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M. P. Ravindra Nathan
DID YOU GET YOUR FLU SHOT?
By M. P. RAVINDRA NATHAN, MD, FRCP (LONDON AND CANADA), FACP, FACC

The blue skies are fading, outside temperature is dropping and the cold air mass from north is slowly moving in. The flu season is upon us. And it will be with us till April or even May.

So, did you get the flu (influenza, a viral infection) shot? The flu vaccine is given in October and November every year. If you missed, please do take it as soon as possible. It may take up to three weeks or more to develop protective immunity.

And who should take them? Some segments of the population are particularly vulnerable to flu – the young (not recommended for babies under 6 months) and old, pregnant women, persons over 50 years of age and those who travel a lot. It is a must for people who already have compromised health status such as the ones suffering from heart disease, diabetes, strokes, chronic lung problems, etc. They simply cannot afford to get the infection, which has the potential to turn into pneumonia and respiratory failure. Those who have, for some reason, an immune deficiency status – the cancer patients, those on drugs suppressing the immune system and the heavy alcohol users - are at risk too.

Barry, just 48 years old, is a case in point. He is a moderately heavy drinker but tolerated it well, till he developed flu symptoms. This progressed to pneumonia quickly and has been on ventilator for many days in our hospital before a slow recovery. His wife said he simply didn’t believe in flu shots and was worried if the shot itself would produce some harm. He learned his lesson the hard way. Yes, a small percentage of patients would develop mild flu-like illness after the shot, but that is self-limited.

Recently, I was puzzled to read in CV News Digest (an Internet publication of American College of Cardiology) that “According to a nationwide survey, more than one in three heart disease patients do not intend to receive flu shots this year.” Health officials have already warned that death from influenza is more common among individuals with heart disease than among patients with any other chronic diseases. Only half of them received flu shots last year. If it is of any consolation to you, even among health care workers, including physicians, the professionals who work at the front lines and hence highly susceptible to infections, the vaccination rate has hovered around just 40 percent for the last decade, a low figure.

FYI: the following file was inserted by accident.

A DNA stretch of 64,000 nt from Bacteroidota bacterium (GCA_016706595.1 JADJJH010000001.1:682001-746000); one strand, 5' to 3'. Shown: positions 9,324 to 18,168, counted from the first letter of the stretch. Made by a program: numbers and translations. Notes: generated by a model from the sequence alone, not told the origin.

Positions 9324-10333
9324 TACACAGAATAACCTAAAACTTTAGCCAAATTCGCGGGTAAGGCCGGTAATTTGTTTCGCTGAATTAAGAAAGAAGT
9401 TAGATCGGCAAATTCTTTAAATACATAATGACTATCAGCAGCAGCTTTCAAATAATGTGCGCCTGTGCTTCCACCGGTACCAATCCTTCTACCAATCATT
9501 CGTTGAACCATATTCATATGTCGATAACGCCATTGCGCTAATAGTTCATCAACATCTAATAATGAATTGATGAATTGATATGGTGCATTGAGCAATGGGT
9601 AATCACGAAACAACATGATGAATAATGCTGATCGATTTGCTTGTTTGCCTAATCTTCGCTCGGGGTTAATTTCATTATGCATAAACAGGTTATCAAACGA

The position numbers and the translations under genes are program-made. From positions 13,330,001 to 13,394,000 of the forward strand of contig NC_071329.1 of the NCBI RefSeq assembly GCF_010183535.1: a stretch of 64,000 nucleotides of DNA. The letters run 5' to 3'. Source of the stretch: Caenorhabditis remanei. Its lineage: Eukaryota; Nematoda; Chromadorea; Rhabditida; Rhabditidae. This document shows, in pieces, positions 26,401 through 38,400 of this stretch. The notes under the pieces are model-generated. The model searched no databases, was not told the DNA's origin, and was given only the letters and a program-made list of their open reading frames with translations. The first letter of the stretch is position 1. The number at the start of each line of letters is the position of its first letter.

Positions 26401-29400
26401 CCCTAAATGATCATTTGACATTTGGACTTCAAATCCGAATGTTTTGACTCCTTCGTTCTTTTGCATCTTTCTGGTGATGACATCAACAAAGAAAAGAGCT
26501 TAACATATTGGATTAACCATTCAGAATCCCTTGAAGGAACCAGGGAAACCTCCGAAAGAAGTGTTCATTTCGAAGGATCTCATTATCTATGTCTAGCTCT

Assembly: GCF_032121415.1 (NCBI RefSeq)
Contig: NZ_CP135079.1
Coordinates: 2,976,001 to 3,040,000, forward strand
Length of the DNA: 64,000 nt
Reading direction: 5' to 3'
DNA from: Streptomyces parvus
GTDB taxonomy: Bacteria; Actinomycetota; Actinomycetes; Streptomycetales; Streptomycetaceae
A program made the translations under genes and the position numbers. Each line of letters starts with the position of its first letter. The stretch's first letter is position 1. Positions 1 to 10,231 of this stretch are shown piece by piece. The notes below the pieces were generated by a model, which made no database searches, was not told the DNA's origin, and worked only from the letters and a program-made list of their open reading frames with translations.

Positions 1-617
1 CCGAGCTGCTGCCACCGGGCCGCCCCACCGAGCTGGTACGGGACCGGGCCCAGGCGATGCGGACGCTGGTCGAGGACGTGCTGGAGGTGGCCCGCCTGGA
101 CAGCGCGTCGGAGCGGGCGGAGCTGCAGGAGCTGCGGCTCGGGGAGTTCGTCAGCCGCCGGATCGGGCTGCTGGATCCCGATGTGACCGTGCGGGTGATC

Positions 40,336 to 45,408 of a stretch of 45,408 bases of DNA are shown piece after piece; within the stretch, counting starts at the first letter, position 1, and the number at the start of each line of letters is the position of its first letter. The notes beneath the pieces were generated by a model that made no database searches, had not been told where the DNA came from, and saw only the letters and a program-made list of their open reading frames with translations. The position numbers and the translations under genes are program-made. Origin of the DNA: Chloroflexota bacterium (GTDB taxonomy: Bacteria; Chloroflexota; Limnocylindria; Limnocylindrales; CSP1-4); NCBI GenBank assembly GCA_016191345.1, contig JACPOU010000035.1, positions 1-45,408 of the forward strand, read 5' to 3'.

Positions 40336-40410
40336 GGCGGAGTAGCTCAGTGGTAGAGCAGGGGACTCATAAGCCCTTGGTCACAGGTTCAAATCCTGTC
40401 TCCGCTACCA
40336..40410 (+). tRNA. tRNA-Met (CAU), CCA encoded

And the Centers for Disease Control and Prevention (CDC) say vaccination is the best way to prevent influenza and its severe complications. Every winter, the admissions in our local hospital double or triple, mostly from worsening of heart disease such as heart failure or respiratory infections. And flu is a contributory factor in many of these. It is interesting to note that in spite of all our knowledge about this infection, its complications and its prevention, we are often woefully unprepared for the eventuality.

Why do people shun the vaccine? Lack of awareness that influenza can be a serious illness, lack of access (?), the worry that the shot itself can lead to flu symptoms, etc., are some of the reasons cited. According to CDC, every year, one in five Americans get the flu, 200,000 are hospitalized, including 20,000 children, and about 36,000 die – that is 2.4 percent of the total deaths in USA! Influenza leading to pneumonia is among the top10 leading killers in this country. Staggering statistics, right? CDC now recommends that all eligible health care providers should be offered free influenza vaccine annually to protect staff, patients and family members. This is the new standard for influenza infection control.

At least vaccines are in ample supply this year and easily available. Not like what happened a couple of years ago when the distribution was plagued by delays, short supplies and other conundrums. Our hospital started giving flu shots to all the employees from the third week of October. October and November are the best months to get the shots; but if you happened to miss it because of Navratri, Diwali, Id, Thanksgiving holidays or miscellaneous excuses, you could take get it in December and even in January. Family physicians, health departments and now the big chain stores such as Publix, Wal-Mart, Winn Dixie, CVS pharmacies, etc., would give these shots for $10 per injection.

Not bad, eh? So, please go and take this simple precaution. Get a flu shot – the earlier, the better, for sufficient protection.

Cardiologist Dr. M. P. Ravindra Nathan, director of Hernando Heart Clinic in Brooksville and editor-in-chief of the AAPI Journal, lives in Brooksville.